Giant mysterious jars that may have been used for burial rituals have been unearthed across four new sites in Assam, India.
The discovery comes from a major collaboration involving researchers at The Australian National University (ANU).
The 65 newly discovered sandstone jars vary in shape and decoration, with some tall and cylindrical, and others partly or fully buried in the ground.
Who made them, and what purpose they served, is unknown. Whatever their use, however, it seems more widespread than we knew.
The discovery brings the total number of known megalithic jar sites in Assam to 11. Similar sites have also been found in Laos and Indonesia. Together, they date between the second millennium BCE and 13th century CE. Human remains found in and around the Laos jars suggest those ones may have been used for mortuary practices.
Megalithic jar sites in Assam were first formally described in 1929 by British civil servants Philip Mills and John Henry Hutton, who reported six sites. The seventh site wasn’t discovered until a 2016-2017 expedition, part of work to relocate and catalog the sites described by Mills and Hutton.
Led by archaeologist Tilok Thakuria of North Eastern Hill University in India, work recommenced in 2020, and that’s when the previously unknown sites started to emerge.
“At the start the team just went in to survey three large sites that hadn’t been formally surveyed. From there grids were set up to explore the surrounding densely forested regions,” says archaeologist Nicholae Skopal of the Australian National University in Australia.
“This is when we first started finding new jar sites.”
The four new sites were the village of Herakilo, at which 10 jars were found, six at the outskirts, and the remaining four relocated to the village; a ridgeline at Thaimodholing, where 12 badly damaged jars were found; a spur at Thaimodholing, where eight jars were found, some relocated a short distance from the original spot, possibly due to the construction of a road; and Lower Chaikam, where 35 jars were found in a field surrounded by dense forest.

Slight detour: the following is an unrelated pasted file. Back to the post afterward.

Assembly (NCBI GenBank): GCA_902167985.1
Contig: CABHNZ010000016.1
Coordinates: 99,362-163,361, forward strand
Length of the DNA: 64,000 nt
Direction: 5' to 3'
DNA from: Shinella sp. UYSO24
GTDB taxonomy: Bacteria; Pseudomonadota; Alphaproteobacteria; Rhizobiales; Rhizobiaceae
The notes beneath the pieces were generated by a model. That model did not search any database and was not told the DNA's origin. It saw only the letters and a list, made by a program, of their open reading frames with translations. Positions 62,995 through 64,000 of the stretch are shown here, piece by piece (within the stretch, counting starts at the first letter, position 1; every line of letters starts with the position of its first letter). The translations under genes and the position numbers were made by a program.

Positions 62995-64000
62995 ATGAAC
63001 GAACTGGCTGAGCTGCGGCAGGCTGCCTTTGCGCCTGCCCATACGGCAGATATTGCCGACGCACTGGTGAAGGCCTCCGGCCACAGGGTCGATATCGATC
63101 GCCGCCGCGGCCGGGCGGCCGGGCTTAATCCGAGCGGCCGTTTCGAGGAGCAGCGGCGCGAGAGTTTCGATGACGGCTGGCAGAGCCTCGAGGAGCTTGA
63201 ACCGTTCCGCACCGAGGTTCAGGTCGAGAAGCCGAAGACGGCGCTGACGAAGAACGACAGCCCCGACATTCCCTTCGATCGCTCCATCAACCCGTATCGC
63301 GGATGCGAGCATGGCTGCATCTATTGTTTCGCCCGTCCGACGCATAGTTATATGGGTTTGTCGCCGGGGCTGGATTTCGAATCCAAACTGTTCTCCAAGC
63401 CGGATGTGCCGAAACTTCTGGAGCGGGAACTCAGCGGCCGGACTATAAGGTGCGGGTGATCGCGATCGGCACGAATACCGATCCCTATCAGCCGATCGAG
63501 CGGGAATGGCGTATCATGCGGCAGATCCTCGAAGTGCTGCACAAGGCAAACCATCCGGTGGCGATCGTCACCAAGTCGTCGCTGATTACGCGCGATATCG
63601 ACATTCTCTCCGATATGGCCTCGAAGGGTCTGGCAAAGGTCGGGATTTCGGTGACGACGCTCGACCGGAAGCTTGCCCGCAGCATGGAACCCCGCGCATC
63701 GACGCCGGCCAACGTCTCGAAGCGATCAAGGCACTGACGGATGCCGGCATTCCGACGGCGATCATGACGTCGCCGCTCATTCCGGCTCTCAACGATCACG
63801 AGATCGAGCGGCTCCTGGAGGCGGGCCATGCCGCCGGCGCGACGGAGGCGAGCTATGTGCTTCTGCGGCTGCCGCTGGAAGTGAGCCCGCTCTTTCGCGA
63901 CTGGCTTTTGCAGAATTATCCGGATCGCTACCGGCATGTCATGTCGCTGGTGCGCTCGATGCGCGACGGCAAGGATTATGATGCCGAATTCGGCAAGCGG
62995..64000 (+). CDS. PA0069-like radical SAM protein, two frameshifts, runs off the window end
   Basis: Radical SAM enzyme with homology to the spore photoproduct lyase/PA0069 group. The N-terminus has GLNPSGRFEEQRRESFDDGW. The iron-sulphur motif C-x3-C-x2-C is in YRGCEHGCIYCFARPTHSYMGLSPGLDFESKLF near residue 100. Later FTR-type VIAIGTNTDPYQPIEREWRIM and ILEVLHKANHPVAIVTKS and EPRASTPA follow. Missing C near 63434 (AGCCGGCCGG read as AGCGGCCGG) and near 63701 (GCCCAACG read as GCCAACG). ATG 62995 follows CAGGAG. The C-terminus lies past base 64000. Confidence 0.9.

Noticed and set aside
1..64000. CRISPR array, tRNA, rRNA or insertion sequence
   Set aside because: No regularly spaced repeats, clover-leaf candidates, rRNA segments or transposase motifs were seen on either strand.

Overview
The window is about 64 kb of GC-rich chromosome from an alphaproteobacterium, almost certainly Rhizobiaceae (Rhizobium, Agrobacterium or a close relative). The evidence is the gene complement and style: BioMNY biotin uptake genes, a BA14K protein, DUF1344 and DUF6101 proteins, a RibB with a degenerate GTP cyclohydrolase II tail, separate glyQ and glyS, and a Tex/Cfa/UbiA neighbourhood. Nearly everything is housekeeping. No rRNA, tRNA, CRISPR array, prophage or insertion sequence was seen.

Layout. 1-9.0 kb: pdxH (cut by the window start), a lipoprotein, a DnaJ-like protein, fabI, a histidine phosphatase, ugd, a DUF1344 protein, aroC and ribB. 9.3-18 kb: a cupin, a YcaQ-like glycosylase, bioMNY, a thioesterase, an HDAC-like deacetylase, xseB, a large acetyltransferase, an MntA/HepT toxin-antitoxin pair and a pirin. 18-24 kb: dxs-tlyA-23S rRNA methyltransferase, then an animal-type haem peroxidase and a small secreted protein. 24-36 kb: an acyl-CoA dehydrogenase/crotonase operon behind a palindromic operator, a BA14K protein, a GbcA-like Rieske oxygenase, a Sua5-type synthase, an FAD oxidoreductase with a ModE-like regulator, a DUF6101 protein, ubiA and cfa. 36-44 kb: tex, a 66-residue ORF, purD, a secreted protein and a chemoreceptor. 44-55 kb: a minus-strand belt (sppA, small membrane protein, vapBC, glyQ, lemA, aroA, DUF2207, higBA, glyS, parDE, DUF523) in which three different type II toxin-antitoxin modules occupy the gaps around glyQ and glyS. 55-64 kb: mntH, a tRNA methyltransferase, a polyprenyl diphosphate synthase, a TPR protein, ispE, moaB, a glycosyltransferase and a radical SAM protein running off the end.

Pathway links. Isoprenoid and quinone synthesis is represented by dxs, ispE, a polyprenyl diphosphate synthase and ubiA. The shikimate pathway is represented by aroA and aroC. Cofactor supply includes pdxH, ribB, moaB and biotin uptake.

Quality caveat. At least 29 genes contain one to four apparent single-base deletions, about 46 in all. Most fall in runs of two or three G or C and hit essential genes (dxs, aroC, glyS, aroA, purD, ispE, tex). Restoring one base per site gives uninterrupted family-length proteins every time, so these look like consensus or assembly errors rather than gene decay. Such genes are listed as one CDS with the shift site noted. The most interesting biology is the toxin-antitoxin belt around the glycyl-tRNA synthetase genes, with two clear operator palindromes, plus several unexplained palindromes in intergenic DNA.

When added to the seven previously known sites, a total of 797 jars have been identified, in various states of preservation, over an area of 300 square kilometers (115 square miles). These jars seem to have been deliberately positioned on ridges, spurs and hills, with views of lowlands.
Furthermore, archaeologists haven’t found any sources of the sandstone from which the jars are carved in the vicinity of any of the sites.
“We still don’t know who made the giant jars or where they lived. It’s all a bit of a mystery,” Skopal says.
However, there are traces of clues to suggest that, like the Laos jars, the Assam jars may have been used for mortuary practices.
Mills and Hutton reported that one of the jars contained cremated bone fragments. British anthropologist Ursula Graham Bower lived with the Zemi Naga people in the 1930s; according to her reports, the Zemi believed that the jars were made by the lost Siemi people, for funerary purposes.
“There are stories from the Naga people, the current ethnic groups in north-east India, of finding the Assam jars filled with cremated remains, beads, and other material artifacts,” Skopal notes.
It’s likely there are many more jar sites out there in the heavily forested uplands of Assam, since the team only searched a limited area. This, the researchers said, is very important for protecting the heritage of Assam, as human habitation expands. Additional surveys are warranted with urgency across Assam, Meghalaya, and Manipur, the researchers note.
“It seems as though there aren’t any living ethnic groups in India associated with the jars, which means there is an importance to maintain the cultural heritage,” Skopal says.
“The longer we take to find them, the greater chance that they will be destroyed, as more crops are planted in these areas and the forests are cut down.”
Finding more sites could also help archaeologists piece together not just what the jars were for, but the heritage of the mysterious people who made them.